Mikhail Tkach, also Michal Tkacz, Michael J. Tkach, and M. Nastivsky, (b. 18 October 1891, d. ? ) born at Mastisiw, Poland, of Ukrainian parents, and arrived in the United States at New York City on November 25, 1909, under the name Michal Tkacz. Tkach's wife, Yeroslava, was born at Slatchev, Poland, and entered the U.S. in 1913. The Tkach's lived in New York City from 1922 onwards. Tkach became a naturalized U. S. citizen in New York City on Dec. 8 1936.
Tkach had long been active in the Communist Party of the United States (CPUSA) and was editor of the Ukrainian Daily News, the leading Ukrainian Communist newspaper in the U.S. As early as 1923, under the name M. Nastivsky, Tkach was an organization member to the Society for Technical Aid to Soviet Russia. Elizabeth Bentley told the FBI that Jacob Golos in 1941 and 1942 received considerable information concerning the Ukrainian nationalism movement in the United States which he considered of great importance, from Mikhail Tkach. Golos told Bentley much of the information was secured by Tkach from one W. J. Stepankowski, who for a time worked as an investigator for Golos. Tkach was elected president in July 1944 of the Ukrainian Section of the International Workers Order, the leading Communist front in the foreign language field. The Ukraniain Daily News was by that time published by the Ukrainian Section of the IWO.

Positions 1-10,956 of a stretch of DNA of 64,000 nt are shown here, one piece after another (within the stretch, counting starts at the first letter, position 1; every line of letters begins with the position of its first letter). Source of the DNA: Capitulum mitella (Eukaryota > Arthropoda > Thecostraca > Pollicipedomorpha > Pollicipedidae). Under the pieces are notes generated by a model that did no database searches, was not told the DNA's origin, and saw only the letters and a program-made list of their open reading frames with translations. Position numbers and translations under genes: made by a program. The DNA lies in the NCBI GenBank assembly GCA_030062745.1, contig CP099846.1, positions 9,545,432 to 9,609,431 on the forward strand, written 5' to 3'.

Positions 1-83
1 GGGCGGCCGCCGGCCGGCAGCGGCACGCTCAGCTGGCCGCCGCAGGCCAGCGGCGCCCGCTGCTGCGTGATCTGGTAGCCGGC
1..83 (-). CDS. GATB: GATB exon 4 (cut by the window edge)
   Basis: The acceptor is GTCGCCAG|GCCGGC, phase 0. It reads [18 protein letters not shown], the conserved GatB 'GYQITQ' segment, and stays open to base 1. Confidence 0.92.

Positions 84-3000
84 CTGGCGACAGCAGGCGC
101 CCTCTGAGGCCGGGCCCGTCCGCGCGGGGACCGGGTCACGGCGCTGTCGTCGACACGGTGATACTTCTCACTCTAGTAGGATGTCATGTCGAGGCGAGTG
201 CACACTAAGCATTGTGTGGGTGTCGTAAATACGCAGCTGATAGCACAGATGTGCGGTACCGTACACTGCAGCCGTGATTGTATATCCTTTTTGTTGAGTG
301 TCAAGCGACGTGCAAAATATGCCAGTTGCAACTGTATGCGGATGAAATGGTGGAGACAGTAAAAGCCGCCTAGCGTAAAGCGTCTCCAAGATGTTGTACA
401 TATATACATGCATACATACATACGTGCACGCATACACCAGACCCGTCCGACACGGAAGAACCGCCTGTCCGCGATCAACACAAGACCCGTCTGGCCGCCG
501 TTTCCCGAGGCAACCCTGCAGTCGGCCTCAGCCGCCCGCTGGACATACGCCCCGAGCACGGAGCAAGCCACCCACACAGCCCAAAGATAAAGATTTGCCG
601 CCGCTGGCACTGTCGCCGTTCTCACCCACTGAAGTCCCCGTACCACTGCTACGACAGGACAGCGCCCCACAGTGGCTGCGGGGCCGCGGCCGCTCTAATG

Tkach supervised a small network of American communists working as agents of the Soviet Union. Tkach's daughter, Ann Sidorovich, and her husband, Michael Sidorovich, were part of Julius Rosenberg's espionage network. Tkach's agent handler was SELIM KHAN, or KHAN, thought to be Avram Landy who also had contact with Albert Kahn, Eufrosina Dvoichenko-Markov, Walter Bernstein Bill Gebert. Tkach was investigated under the Internal Security Act investigation by the FBI New York Field Division and his was considered a key figure in Communist subversion by that division.
Venona 1056 KGB New York to Moscow, 3 July 1943; 823 KGB New York to Moscow, 7 June 1944; 881 KGB New York to Moscow, 20 June 1944; 1076 KGB New York to Moscow, 29 July 1944; 202 KGB New York to Moscow, 10 February 1945; 116 KGB Moscow to New York, 9 February 1945; 143 KGB Moscow to New York, 15 February 1945.
- Elizabeth Bentley, Out of Bondage (New York, NY: Devin-Adair, 1951), pg. 108.
- Elizabeth Bentley deposition, 30 November 1945, FBI file 65–14603.
- FBI Silvermaster file, pgs. 478, 482, 483 (PDF pgs. 79, 83, 84).
- John Earl Haynes and Harvey Klehr, Venona: Decoding Soviet Espionage in America (New Haven: Yale University Press, 1999), pgs. 239, 259, 303.